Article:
The Bradshaw Family Excerpt from Cherished Memories.
A compilation by Ardrossan Unifarm.
ISBN    0-91912-16-6

Pages 83-86

THE BRADSHAW FAMILY by Mrs. Clarence (Jack) Allen Bradshaw.

January 25, 1972, 12:00 o'clock noon, -28 degrees.

To begin with I must let you know I do not like stories written in the first person so this will not be many volumes like the Forsyte Saga or the Whiteoaks of Jalna. So with this in mind I'll begin.

I was born at Ardrossan on a homestead slightly over half a mile east of where Baker School was situated. I was the third child of Mr. and Mrs. Clyde Storms who began their pioneer life there at the turn of the century. Then we moved approximately three-quarters of a mile west of the school, where my brother Lorne and family still reside. I took from grades one to eight at the school mentioned.
 Music played a large part in our lives. My mother and father had both sung in a Methodist Church in South Omaha, Nebraska. Mother had taken vocal training. I guess some of the music rubbed off on us for our whole family was fond of music. So imagine how delighted we were when Dad bought a piano. The school teachers usually staved in our home and most of them played very well, Then when my sister Mary learned to play we were in business. Many a pleasant evening was spent around the piano, sometimes with friends ,and relatives, but often just our own family. Often too, the kids and young folk gathered to practice for concerts. My mother and Aunt Bella (Mrs. Parker, Mother's sister) used to go all over the country to sing at concerts, Mother sang alto. We kids were usually bundled up and went too, for very often it was winter - no baby sitters in those days!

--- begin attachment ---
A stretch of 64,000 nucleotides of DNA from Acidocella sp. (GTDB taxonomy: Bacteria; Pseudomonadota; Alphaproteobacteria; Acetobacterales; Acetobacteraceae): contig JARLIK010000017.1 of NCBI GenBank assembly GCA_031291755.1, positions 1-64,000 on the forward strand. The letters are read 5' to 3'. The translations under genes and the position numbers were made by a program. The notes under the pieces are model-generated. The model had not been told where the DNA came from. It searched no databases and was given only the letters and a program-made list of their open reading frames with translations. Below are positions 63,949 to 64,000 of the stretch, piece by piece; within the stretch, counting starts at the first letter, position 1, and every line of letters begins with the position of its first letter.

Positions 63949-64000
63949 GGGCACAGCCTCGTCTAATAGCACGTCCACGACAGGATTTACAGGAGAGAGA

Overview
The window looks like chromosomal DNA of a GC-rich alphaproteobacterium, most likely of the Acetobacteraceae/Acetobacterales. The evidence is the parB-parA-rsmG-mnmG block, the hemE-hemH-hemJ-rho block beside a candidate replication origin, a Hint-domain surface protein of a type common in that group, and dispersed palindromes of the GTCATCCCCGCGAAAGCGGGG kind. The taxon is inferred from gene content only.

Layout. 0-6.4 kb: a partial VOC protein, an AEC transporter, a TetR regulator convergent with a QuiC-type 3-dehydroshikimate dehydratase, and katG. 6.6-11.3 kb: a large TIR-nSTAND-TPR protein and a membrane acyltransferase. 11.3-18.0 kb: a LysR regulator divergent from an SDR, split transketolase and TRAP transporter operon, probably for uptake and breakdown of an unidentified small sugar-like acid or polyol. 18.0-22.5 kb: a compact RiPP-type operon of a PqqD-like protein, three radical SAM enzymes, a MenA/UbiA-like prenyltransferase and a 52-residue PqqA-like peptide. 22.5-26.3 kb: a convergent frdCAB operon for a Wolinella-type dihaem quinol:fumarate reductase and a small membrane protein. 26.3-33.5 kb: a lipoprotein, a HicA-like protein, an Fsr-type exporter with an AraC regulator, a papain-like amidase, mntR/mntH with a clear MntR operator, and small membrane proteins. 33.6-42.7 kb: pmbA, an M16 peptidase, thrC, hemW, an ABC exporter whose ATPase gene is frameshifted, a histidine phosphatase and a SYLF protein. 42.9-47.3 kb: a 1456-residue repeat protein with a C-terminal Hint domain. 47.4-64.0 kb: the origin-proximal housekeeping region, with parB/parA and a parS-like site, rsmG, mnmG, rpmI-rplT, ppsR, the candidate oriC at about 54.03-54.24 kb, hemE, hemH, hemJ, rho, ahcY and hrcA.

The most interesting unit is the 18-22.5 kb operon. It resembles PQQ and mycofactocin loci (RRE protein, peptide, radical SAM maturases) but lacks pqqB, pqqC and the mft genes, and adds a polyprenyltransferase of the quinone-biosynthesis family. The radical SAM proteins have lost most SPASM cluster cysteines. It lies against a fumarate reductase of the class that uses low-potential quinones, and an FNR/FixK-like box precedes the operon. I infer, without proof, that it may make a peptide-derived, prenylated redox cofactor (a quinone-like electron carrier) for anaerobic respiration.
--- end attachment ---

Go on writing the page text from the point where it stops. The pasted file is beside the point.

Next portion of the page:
Another thing we all enjoyed was skating on the lakes and sleigh rides.
 I will not dwell too long on my early life, which was quite uneventful and happy.